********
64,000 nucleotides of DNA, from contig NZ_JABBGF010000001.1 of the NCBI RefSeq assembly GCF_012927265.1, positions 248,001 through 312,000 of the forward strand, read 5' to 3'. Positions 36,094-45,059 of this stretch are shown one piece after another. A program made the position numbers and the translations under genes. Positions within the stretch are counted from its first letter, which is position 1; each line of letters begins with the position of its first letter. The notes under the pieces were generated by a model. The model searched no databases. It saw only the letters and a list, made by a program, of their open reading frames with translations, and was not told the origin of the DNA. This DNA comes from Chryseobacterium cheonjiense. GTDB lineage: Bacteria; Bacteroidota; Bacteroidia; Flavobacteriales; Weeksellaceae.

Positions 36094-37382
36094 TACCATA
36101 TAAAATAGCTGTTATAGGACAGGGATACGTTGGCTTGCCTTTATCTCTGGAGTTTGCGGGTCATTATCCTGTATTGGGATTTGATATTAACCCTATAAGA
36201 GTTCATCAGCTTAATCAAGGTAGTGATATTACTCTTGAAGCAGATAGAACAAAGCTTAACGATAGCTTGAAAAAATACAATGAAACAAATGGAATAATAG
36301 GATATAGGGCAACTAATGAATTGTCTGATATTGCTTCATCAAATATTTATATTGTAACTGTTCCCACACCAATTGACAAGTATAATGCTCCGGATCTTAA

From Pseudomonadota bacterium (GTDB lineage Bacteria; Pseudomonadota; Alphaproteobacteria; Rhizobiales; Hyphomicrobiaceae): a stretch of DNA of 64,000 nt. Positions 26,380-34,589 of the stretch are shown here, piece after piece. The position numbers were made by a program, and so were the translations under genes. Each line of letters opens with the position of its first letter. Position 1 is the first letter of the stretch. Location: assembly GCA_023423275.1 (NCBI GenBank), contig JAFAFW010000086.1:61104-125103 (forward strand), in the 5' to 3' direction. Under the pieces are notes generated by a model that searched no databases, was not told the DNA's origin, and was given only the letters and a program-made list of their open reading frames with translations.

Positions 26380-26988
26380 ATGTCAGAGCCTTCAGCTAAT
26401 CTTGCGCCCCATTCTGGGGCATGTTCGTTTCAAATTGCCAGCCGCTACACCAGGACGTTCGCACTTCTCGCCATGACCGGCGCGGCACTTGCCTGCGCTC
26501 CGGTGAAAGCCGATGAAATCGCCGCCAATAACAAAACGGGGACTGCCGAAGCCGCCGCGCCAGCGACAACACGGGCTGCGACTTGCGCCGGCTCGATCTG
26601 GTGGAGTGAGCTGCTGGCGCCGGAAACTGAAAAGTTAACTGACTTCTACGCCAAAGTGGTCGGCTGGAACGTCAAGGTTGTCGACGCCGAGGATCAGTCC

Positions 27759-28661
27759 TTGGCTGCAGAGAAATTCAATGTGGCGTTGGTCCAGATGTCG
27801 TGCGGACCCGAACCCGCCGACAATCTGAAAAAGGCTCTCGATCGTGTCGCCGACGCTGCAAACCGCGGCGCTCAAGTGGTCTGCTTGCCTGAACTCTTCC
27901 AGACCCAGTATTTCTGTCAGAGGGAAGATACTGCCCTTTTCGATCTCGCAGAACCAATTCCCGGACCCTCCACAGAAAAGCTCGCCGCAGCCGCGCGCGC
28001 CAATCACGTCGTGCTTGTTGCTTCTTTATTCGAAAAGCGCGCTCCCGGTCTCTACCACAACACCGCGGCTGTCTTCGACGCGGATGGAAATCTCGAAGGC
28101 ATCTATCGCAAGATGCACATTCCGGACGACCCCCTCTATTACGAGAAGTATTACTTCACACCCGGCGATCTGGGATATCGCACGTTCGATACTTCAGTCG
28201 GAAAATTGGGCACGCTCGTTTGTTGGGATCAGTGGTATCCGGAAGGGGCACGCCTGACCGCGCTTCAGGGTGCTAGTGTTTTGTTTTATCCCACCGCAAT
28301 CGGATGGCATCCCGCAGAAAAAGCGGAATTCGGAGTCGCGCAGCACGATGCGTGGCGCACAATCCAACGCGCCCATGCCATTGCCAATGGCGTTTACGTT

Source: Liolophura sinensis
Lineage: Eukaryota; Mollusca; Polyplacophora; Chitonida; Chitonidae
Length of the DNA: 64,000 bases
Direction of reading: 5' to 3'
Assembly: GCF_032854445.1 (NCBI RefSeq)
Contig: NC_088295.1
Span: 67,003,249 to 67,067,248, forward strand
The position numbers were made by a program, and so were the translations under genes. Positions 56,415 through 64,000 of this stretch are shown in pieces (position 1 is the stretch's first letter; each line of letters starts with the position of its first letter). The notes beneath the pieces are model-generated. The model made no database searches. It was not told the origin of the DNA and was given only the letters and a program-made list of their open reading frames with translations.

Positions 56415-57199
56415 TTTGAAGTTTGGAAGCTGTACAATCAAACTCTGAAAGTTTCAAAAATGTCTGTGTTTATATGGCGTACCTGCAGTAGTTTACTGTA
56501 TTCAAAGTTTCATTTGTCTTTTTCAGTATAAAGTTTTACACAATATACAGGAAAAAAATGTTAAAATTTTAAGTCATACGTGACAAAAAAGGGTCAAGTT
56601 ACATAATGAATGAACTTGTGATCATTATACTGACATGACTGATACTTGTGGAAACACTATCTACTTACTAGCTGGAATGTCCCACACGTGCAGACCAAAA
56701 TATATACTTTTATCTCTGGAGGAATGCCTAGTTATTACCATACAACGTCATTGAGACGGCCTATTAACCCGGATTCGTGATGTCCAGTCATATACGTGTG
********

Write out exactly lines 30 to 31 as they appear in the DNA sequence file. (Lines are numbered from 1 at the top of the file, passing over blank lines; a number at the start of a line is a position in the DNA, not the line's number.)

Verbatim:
56415 TTTGAAGTTTGGAAGCTGTACAATCAAACTCTGAAAGTTTCAAAAATGTCTGTGTTTATATGGCGTACCTGCAGTAGTTTACTGTA
56501 TTCAAAGTTTCATTTGTCTTTTTCAGTATAAAGTTTTACACAATATACAGGAAAAAAATGTTAAAATTTTAAGTCATACGTGACAAAAAAGGGTCAAGTT